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Thursday, 15 July 2021

Oil falls amid rumours of Saudi-UAE oil supply agreement

Oil falls amid rumours of Saudi-UAE oil supply agreement: Oil prices fell back yesterday after press reports suggested that Saudi Arabia and the UAE had come to an agreement over increasing oil supply. The price of Brent fell 2.3% to USD 74.76 on the news, which could pave the way for new barrels to enter the market, calming prices which have surged 50% this year due to tightening supply.

Has Riyadh backed down? An OPEC+ source told Reuters that Saudi Arabia has agreed to the UAE’s demands to increase its production quota. At the center of the dispute was a proposal to extend current supply curbs until the end of 2022 from April 2022, which Abu Dhabi refused to sign onto unless it was allowed to pump more oil under current production restrictions. Up until (perhaps) yesterday, Riyadh has refused to accept the demands, insisting that Abu Dhabi stick with the same quota and agree to extending the cuts.

It’s not official yet: A final agreement is yet to be reached between both countries and negotiations are still ongoing. The UAE's Energy Ministry also denied reaching an agreement but confirmed the ongoing talks.

A little bit more oil would be nice right now: The International Energy Agency this week warned that in the absence of an agreement, supply will “tighten significantly,” putting further upward pressure on prices. Brent has already risen to its highest level since late 2018, and some analysts have forecast a return to USD 100/bbl oil.

What’s next? The OPEC+ is expected to schedule a new meeting soon, one delegate to the group said.

The story dominated coverage in global business press yesterday: Bloomberg | FT | Reuters.

Abraaj former finance chief handed record fine in Dubai’s history: Ashish Dave, former finance chief of the now-defunct private equity group Abraaj, has been fined USD 1.7 mn by the Dubai Financial Services Authority on charges of “deception, unauthorized activity, and compliance breaches,” according to a notice by Dubai’s regulator. This is the largest ever fine handed out to an individual by the regulator. Abraaj, which was one of the region's biggest buyout funds, collapsed in 2019 after investors suspected the mismanagement of their money in its USD 1 bn healthcare fund. Abraaj founder Arif Naqvi and other senior executives now face criminal charges including racketeering and fraud from US prosecutors. The story got coverage in Reuters, Bloomberg and the Financial Times.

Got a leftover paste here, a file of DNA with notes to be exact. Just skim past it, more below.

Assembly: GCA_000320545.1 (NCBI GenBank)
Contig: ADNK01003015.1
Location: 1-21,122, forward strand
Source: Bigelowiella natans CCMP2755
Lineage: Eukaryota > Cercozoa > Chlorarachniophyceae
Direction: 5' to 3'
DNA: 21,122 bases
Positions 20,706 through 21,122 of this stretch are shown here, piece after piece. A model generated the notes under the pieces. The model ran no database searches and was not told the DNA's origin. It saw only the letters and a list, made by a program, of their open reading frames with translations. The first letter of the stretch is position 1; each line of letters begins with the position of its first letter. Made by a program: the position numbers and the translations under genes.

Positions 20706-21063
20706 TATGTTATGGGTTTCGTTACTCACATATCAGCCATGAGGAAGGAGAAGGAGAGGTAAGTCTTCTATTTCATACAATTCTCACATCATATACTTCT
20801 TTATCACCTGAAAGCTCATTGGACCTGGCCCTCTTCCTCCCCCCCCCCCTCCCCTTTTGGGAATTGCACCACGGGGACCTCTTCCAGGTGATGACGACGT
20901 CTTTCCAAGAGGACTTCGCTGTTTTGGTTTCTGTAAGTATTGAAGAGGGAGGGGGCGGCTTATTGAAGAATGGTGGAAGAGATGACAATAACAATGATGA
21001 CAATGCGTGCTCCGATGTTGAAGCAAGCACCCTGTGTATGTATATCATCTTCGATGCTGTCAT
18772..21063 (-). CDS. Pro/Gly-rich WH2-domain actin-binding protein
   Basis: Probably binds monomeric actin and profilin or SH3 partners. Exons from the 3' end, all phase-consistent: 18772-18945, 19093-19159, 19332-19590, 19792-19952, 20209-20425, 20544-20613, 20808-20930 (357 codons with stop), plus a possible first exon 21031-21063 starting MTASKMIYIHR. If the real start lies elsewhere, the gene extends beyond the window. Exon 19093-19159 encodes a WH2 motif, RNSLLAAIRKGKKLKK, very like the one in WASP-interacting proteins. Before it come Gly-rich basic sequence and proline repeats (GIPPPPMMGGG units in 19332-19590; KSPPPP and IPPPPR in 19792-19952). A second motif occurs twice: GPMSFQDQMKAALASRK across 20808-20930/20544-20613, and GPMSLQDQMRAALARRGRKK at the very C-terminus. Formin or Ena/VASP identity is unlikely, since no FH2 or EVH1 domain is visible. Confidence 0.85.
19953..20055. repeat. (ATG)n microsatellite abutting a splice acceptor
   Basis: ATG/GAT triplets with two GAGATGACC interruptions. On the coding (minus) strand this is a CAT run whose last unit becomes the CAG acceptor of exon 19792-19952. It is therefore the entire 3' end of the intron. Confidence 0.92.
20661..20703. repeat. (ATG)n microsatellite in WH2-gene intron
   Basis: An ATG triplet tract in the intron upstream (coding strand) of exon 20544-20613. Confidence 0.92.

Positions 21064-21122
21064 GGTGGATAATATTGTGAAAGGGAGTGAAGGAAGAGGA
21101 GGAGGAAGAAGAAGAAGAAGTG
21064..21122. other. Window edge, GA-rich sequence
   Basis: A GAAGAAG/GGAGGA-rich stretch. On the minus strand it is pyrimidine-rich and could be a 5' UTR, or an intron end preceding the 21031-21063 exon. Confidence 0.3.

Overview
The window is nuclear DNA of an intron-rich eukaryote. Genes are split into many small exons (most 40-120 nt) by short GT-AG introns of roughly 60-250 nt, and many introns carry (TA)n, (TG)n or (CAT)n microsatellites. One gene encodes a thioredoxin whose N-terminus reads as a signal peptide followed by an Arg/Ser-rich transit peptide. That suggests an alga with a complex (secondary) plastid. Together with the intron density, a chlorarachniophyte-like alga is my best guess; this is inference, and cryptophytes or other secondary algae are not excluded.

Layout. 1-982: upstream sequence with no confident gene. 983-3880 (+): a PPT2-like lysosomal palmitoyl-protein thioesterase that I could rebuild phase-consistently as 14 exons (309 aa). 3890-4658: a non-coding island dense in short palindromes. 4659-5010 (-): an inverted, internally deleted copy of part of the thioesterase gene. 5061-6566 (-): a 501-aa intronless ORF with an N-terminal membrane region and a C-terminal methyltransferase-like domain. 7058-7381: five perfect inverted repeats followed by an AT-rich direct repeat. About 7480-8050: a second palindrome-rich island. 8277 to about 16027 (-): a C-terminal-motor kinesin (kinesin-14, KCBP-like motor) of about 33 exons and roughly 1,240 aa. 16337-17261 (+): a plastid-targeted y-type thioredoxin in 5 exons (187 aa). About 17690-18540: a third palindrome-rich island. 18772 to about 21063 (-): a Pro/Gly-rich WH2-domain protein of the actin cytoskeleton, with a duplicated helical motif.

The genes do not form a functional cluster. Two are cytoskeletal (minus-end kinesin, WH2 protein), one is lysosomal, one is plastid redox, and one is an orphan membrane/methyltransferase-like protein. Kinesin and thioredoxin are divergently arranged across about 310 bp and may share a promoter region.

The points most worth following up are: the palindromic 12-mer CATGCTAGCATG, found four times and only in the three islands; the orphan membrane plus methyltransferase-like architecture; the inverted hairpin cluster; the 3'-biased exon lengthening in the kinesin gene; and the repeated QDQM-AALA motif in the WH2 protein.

Other financial news worth noting this morning:

  • Abu Dhabi just pulled off its first IPO since 2017: Satellite operator Yahsat had its trading debut in Abu Dhabi yesterday, rising as much as 13% before closing 1.8% in the green, according to Bloomberg. Yahsat is owned by Abu Dhabi sovereign fund Mubadala Investment, which is holding onto its majority stake in the company. Yahsat is one of three portfolio companies that Mubadala could IPO this year which include a local listing of Emirates Global Aluminium and a US listing of semiconductor producer Globalfoundries, according to Reuters.
  • China is more popular than ever among global investors: Foreign investment in the Chinese capital markets has shrugged off concerns over Xinjiang and Hong Kong to grow at a record pace over the past year, with holdings of stocks and bonds surging 40% to more than USD 800 bn, the Financial Times reports. Foreign investors have purchased stocks worth USD 35.5 bn and treasuries worth USD 75 bn, both roughly 50% higher than foreign holdings of those assets this time last year and the steepest ever y-o-y increase in the country’s history.
  • Mashreqbank wants to go 100% digital: The Dubai-based lender is aiming to soon close its 10 remaining brick-and-mortar branches across the UAE and become a fully digital bank, CEO Ahmed Abdelaal tells Bloomberg. The Dubai-based bank has already cut its branches by two-thirds over the past two years, as more of its clients have made the switch to digital banking.




+1.6% (YTD: -2.2%)



Buy 15.64

Sell 15.74



Buy 15.64

Sell 15.74


Interest rates CBE

8.25% deposit

9.25% lending




+0.4% (YTD: +24.0%)




+0.5% (YTD: +40.3%)




-0.2% (YTD: +10.6%)


S&P 500


+0.1% (YTD: +16.5%)


FTSE 100


-0.5% (YTD: +9.8%)


Brent crude

USD 74.76



Natural gas (Nymex)

USD 3.66




USD 1,825.00




USD 32,864

+0.9% (as of midnight)


The EGX30 rose 1.6% at yesterday’s close on turnover of EGP 1.89 bn (36.2% above the 90-day average). Foreign investors were net sellers. The index is down 2.2% YTD.

In the green: Fawry (+4.7%), GB Auto (+3.5%) and Eastern Company (+3.5%).

In the red: MM Group (-1.9%), Oriental Weavers (-1.7%) and Orascom Financial Holding (-0.3%).

Asian markets are mostly in the green in early trading this morning, while futures indicate a mixed open in Europe and early losses in the US/

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